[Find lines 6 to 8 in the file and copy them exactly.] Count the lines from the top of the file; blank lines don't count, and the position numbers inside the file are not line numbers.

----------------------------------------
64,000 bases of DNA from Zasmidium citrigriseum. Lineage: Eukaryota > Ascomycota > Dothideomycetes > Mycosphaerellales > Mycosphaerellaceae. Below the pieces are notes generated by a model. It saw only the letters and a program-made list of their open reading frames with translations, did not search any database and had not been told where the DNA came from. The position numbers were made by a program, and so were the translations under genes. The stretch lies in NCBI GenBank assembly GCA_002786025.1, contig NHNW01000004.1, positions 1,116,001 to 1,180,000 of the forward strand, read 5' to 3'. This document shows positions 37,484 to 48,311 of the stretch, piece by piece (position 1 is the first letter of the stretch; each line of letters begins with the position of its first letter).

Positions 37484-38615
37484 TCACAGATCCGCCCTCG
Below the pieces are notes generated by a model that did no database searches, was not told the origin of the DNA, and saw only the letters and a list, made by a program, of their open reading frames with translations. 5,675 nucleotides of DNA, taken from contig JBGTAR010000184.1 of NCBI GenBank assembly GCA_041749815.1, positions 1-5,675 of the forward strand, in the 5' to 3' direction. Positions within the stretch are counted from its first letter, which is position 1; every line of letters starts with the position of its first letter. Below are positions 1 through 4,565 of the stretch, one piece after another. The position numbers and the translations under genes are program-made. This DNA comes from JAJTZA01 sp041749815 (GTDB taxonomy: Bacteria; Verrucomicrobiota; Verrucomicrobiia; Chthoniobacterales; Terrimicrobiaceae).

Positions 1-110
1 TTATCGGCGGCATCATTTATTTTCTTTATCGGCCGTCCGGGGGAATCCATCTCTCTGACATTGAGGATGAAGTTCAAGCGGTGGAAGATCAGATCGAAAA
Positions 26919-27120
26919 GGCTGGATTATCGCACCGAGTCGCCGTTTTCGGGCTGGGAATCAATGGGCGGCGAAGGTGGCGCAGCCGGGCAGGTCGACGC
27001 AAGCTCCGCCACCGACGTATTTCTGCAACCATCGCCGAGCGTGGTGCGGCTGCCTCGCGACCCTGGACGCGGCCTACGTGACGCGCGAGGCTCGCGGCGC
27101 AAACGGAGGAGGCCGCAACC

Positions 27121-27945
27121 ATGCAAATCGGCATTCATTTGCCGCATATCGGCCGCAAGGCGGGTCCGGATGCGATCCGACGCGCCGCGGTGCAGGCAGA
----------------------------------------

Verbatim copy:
1 TTATCGGCGGCATCATTTATTTTCTTTATCGGCCGTCCGGGGGAATCCATCTCTCTGACATTGAGGATGAAGTTCAAGCGGTGGAAGATCAGATCGAAAA
Positions 26919-27120
26919 GGCTGGATTATCGCACCGAGTCGCCGTTTTCGGGCTGGGAATCAATGGGCGGCGAAGGTGGCGCAGCCGGGCAGGTCGACGC